26th January 2022
With fewer committee attending we asked for attendees to run more games and basically make this session work. Our youngest committee member was there at the start, but she seemed more interested in climbing the stairs and had to go home for her bedtime. Thankfully our amazing members made a brilliant session. So let’s kick the tires and light the fires¹ on this session report.
We had 13 attendees over 2 tables. Seven different games were played, three making their first appearance and a couple of returning favourites.
The first table of 6 sat down to play The City (last played in Session 14) using simultaneous card selection to build a tableau and race to be the first to get enough points (played with the expansion which increases the maximum player count from 5 to 6). Rather like many great card games, after you’ve played once you might as well play again, and the table had another game.
At the same time, a game of Coup was started with 6 players. This is new to the in-person sessions, but we played this a few times in the virtual sessions on Board Game Arena during 2021. Coup is a hidden roles game, each player plays role cards with various abilities and the last person standing wins. In this game you don’t want to find yourself facing fire² from the assassin, unless that’s part of your plan to trap your opponent and then “remove” them. There’s an aspect of trying to guess what the other players are doing, what role they have in their hand. In some ways it feels similar to Love Letter.
While the other table were backstabbing and assassinating in Coup, James T. had brought along Captain Sonar - essentially a multiplayer version of “you sunk my battleship”; except this game is all about submarine combat. This is a team game entirely new to the Club and 7 players split into 2 teams of 3 versus 4, each team operating a single submarine. I think the teams had colours but things quickly transitioned into The Hunt For the Red October (sadly no Sean Connery Russian accents were deployed); some of you may think of Crimson Tide as your go to submarine film but that is wrong (obviously the best submarine show is SeaQuest DSV). Captain Sonar is a real-time game, there are no turns. Each team’s captain shouts out the relative movement of their submarine, the opposing team’s radio operator is listening and trying to find them on a map. The engineer is keeping the scanners and the weapons on line so that every now and then the captain/first officer can stop play to shout “FIRE!”³; torpedoes streak out into the deep blue sea and detonate… giving a direct hit, a glancing hit, or a miss. How did we miss, they had to be there. Then the opposing captain looks you dead in the eye and shouts “FIRE!”, they’ve used our failed shot to hone in on our position - “You arrogant ass. You’ve killed us!”. The game is fun, but also stressful. Real-time games often have a frantic quality: The noise, tracking things in real-time, and interruptions to shoot or use the sonar to track each other. After a tense battle the table played a second game, swapping members of the 2 teams. Two games was enough stress for one night.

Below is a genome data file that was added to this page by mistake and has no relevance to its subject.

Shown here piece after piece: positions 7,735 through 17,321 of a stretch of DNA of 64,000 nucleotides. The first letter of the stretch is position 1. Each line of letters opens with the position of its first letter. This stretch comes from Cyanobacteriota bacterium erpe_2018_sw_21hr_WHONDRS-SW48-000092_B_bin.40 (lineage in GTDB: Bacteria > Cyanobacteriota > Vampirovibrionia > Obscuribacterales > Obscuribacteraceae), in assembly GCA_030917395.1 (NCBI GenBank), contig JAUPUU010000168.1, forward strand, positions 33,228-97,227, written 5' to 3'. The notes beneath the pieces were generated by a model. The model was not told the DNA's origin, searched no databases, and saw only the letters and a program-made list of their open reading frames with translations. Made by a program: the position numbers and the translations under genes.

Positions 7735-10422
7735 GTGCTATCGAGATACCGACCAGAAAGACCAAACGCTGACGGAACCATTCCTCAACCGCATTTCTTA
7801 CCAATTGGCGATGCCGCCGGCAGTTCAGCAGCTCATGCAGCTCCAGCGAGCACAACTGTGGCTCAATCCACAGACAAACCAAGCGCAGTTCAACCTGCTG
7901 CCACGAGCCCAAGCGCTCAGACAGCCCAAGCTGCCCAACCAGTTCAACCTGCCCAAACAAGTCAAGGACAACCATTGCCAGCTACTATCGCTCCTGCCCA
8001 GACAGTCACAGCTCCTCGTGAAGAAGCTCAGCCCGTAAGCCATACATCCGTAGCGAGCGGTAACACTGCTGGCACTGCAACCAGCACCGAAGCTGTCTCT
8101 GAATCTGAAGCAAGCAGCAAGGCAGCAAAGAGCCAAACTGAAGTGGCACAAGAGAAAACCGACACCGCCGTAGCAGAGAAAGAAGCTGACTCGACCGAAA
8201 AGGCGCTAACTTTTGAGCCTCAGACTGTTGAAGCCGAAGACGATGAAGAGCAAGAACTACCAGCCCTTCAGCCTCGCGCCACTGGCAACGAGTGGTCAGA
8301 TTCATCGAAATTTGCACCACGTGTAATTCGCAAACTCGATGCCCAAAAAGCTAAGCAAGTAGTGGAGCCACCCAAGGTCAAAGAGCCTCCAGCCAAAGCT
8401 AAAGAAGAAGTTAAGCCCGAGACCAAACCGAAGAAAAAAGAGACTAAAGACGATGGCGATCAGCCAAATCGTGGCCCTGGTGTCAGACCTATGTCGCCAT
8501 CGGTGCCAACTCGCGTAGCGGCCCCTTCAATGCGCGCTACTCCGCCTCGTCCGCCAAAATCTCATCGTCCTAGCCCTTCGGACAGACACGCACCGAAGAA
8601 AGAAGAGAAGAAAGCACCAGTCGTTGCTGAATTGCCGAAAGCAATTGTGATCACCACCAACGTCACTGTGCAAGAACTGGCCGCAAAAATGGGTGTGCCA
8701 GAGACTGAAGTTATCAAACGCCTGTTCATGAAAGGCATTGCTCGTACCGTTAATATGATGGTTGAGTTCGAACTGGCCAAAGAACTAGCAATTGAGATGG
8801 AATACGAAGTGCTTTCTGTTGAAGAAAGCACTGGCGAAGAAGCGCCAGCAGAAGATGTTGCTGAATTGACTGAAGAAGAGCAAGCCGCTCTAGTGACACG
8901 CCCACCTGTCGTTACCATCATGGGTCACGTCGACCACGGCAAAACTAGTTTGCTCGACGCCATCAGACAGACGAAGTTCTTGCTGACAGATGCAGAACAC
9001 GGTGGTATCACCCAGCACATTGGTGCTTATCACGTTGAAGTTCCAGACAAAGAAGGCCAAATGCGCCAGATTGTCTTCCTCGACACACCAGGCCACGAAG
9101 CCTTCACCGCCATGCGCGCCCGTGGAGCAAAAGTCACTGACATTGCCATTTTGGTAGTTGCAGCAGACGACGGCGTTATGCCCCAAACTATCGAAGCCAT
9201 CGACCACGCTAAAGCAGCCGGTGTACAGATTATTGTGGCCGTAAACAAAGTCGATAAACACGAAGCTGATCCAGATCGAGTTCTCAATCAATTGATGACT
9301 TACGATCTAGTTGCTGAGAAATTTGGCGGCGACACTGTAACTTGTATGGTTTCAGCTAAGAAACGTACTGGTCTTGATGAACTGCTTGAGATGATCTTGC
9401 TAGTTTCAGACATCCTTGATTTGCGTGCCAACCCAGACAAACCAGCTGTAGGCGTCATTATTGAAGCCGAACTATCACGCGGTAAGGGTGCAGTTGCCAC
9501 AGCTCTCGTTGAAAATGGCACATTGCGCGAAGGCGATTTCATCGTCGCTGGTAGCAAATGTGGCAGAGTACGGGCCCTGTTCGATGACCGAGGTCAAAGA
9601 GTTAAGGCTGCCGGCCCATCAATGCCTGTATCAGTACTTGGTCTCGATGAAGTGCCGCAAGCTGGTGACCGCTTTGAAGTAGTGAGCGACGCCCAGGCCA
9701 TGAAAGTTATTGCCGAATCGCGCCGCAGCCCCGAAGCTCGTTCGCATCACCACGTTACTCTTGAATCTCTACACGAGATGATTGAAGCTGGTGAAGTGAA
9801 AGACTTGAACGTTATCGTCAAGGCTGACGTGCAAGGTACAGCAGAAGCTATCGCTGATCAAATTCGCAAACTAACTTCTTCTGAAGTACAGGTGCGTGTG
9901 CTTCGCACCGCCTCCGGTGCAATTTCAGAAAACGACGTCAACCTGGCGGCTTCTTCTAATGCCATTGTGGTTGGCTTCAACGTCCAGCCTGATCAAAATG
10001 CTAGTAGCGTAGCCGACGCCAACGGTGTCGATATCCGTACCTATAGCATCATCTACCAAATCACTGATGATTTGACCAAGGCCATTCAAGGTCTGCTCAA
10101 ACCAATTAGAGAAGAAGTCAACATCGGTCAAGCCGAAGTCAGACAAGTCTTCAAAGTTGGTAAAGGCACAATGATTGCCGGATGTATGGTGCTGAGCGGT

While the Captain Sonar table of 7 were trying to sink their respective submarines, the other table of 6 were getting a little hot. Too hot. That hot spot might flare up and that means… fire!⁴ By which I mean they had moved on to the excellent co-operative game Flash Point (last played in Session 5). Although rather standard in it’s approach, each player has a fire fighter with a special ability and a number of action points per turn, the theme of this co-operative really works well. Each turn involves good things: Putting out fires, saving people, smashing through walls; and bad things: The fire spreads, and sometimes explosions. There are lots of expansions with different buildings and new fire fighters, it’s a really clever and clear example of the genre (Pandemic being the classic of this style of game). After their first emergency call, the team went right back to another and ran bravely into a second burning building to save lives; every one of them a hero.
After the stress of sinking submarines one of our number headed home, for the 6 remaining players it was time to stoke the firebox⁵ and steam across the Northern Pacific (last played in Session 13). A simple game where you only have 2 options on your turn: Extend the railway, or invest in a city. Investments pay back if the railway passes through that city… otherwise they sit on the board lost. The game is played over 3 rounds with the cumulative highest score winning. Despite the simple rules, the game is driven by the players making temporary alliances and working together (for a short time) to better their position relative to the other players. For fans of Amabel Holland’s games, this is one her classics from Winsome Games (see also Irish Gauge).
With Northern Pacific finished it was getting late and the table reduced to 4 players for a game of China, a reskin of Web of Power (recently re-released as Iwari), new to the Club in any of its forms. An area majority game with simple rules but obscure scoring, will you become the new Emperor or watch your hard work turn to ashes⁶. There are 2 types of pieces that score points in different ways, and understanding how they interact is key to winning; that and keeping a careful eye on what the other players are doing.
Somewhere during the evening there was a quick 4-player game of a staple of the Club, 7 Wonders (last played in Session 16, it was due another outing). There’s not much to say about this game, a brilliant simultaneous card selection game that readily scales to a range of player counts.
At the end I’ve managed to slip 6 references to the post’s title into the text; we all need our little hobbies. The Club’s next session will be February 9th. Contact us if you have any suggestions or requests.